THOUGHT BUBBLE 2019!
Sometimes the slightest narratives can have the profoundest depths. In The Teeth Huw “Lem” Davies provides a tale of the natural world with anthropomorphic qualities that teaches a basic but universal lesson about community, cruelty and how we treat each other.
The teeth of the title are of the feline variety. Predatory and terrifying, they belong to the scourge of the local avian population whose unrelenting and merciless killing sprees are a constant source of concern. While a pair of magpies can often see the cat off with their screeching furore they are not invulnerable to its hunting prowess. When the two decide to sacrifice a smaller bird to their enemy’s advances a spiralling series of destructive events is set in poetic motion…
The Teeth can be read as a brief but sobering fable on society and our responsibilities to others or on a more immediate level as a suburban short on the brutality of the natural world. Davies has a painterly style here that contains elements of both realism and caricature, rooting the story in a very recognisable world but also giving an exaggerated look to some of the cast that emphasises their character traits, like the appealing innocence of the smaller bird who meets such an unfortunate end early on. In particular, his rendition of “The Teeth” itself from the magpies’ perspective gives it a skulking, demonic presence that is almost supernatural in rendition.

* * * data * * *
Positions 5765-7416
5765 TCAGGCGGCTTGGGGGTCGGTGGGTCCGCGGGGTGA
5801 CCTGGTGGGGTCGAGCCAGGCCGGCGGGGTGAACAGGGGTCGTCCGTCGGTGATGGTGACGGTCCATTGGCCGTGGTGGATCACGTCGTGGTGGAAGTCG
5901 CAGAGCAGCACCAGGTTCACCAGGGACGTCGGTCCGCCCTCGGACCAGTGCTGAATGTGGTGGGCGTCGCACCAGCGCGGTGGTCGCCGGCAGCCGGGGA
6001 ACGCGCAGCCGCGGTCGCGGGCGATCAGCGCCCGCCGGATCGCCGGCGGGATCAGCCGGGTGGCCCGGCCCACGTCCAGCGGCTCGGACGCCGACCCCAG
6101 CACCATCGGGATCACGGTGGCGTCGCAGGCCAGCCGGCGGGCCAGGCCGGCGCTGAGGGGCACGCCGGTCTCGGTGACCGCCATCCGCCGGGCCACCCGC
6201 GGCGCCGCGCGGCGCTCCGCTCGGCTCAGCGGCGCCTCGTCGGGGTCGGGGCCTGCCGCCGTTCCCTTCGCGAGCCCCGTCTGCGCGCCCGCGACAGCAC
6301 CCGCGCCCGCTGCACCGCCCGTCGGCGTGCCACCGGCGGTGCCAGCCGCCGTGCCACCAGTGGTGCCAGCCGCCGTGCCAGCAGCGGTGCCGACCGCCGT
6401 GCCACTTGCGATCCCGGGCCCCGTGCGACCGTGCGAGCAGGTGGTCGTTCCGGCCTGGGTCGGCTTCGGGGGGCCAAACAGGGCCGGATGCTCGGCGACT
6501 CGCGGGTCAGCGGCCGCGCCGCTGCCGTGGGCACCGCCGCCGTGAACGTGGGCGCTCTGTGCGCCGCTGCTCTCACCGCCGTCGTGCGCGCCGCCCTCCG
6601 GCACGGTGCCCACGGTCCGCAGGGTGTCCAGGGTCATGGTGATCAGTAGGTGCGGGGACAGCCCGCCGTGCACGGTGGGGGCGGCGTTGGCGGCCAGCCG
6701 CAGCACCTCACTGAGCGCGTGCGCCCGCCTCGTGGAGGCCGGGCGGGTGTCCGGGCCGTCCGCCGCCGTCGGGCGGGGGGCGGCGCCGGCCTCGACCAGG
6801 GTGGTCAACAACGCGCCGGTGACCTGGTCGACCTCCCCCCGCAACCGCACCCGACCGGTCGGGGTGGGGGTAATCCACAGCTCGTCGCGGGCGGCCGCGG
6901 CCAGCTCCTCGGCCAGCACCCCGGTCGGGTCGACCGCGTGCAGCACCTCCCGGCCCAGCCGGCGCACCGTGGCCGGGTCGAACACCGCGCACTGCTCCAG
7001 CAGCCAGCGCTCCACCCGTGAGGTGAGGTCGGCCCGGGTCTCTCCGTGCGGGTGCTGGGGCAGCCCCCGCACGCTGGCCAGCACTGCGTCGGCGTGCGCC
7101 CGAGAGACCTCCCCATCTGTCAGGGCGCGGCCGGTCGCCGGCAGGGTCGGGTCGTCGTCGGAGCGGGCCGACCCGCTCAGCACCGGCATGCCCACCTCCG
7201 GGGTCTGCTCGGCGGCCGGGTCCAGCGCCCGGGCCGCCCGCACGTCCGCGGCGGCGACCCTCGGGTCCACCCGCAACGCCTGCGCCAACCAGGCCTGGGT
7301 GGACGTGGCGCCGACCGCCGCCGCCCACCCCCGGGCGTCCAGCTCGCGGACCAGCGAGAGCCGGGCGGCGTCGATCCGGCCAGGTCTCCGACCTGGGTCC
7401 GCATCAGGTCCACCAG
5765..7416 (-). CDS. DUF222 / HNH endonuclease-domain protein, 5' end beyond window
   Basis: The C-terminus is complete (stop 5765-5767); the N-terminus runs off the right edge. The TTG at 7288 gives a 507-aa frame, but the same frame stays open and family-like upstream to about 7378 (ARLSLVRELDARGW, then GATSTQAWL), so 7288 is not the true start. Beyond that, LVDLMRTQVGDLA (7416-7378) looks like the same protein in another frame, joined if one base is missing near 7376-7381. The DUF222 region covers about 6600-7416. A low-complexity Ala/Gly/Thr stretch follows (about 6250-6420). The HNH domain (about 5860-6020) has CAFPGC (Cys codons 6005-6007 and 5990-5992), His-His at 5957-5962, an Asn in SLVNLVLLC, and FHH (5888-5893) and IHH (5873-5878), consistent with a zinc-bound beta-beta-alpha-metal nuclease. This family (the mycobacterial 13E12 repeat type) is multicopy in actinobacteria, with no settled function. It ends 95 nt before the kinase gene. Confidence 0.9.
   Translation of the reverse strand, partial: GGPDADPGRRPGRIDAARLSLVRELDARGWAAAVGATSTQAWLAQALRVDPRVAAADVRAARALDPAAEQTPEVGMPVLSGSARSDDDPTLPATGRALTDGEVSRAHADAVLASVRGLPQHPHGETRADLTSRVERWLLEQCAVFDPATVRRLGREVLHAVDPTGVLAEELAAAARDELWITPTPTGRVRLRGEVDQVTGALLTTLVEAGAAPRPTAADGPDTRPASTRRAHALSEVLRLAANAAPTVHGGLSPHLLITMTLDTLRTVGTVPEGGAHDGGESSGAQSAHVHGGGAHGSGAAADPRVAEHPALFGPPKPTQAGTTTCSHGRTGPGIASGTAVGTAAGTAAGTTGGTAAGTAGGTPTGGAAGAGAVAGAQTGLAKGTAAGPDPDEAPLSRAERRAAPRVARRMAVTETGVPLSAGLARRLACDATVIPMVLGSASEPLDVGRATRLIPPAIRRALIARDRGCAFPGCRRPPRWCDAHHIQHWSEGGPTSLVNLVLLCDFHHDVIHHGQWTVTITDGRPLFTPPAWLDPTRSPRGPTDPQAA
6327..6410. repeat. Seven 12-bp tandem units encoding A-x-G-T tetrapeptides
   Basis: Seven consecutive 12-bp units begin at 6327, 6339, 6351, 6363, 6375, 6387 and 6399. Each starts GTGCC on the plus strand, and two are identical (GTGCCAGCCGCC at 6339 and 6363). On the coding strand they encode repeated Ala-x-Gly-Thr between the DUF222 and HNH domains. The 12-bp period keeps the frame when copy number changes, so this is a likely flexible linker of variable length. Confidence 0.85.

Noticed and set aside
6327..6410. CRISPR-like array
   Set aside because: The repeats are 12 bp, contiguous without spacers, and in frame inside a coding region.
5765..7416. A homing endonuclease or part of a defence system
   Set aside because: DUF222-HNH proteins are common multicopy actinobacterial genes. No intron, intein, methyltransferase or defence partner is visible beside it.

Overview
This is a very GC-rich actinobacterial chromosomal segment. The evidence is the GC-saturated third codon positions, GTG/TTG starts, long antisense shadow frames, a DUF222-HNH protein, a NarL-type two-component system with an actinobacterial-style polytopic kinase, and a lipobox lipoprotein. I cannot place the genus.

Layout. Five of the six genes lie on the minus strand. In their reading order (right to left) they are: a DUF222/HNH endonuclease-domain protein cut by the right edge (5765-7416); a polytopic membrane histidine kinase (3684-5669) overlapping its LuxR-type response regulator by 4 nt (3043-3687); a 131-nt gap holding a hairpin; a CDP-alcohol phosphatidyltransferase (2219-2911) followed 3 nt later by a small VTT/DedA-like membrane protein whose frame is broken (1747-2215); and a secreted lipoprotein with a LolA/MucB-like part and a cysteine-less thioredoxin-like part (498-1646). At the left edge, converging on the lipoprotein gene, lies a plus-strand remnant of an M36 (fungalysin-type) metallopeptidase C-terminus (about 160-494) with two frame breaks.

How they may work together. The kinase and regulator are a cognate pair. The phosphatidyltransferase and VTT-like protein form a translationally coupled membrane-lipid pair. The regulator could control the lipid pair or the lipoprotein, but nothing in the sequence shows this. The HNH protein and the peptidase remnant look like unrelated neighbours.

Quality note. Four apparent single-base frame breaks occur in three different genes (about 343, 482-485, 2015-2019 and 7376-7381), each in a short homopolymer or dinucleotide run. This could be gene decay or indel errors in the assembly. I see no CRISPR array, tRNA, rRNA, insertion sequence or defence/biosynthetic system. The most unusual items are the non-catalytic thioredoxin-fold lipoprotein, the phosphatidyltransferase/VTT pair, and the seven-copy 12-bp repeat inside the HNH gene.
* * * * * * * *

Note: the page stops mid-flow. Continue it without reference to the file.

There’s much to admire here in the distinctive appeal of Davies’s visual storytelling and the simple but well executed pacing of his plot, with his use of perspective being especially well considered in terms of the magpies’ relationship with their nemesis. Occasionally word balloon placement could be more carefully considered with it overly obscuring panels in the odd place but, overall, this tale of the casual cruelty of nature is an effectively blunt parable. As with all our Thought Bubble coverage check out the table details below to make sure you pick up your copy in Harrogate this weekend.
Review by Andy Oliver
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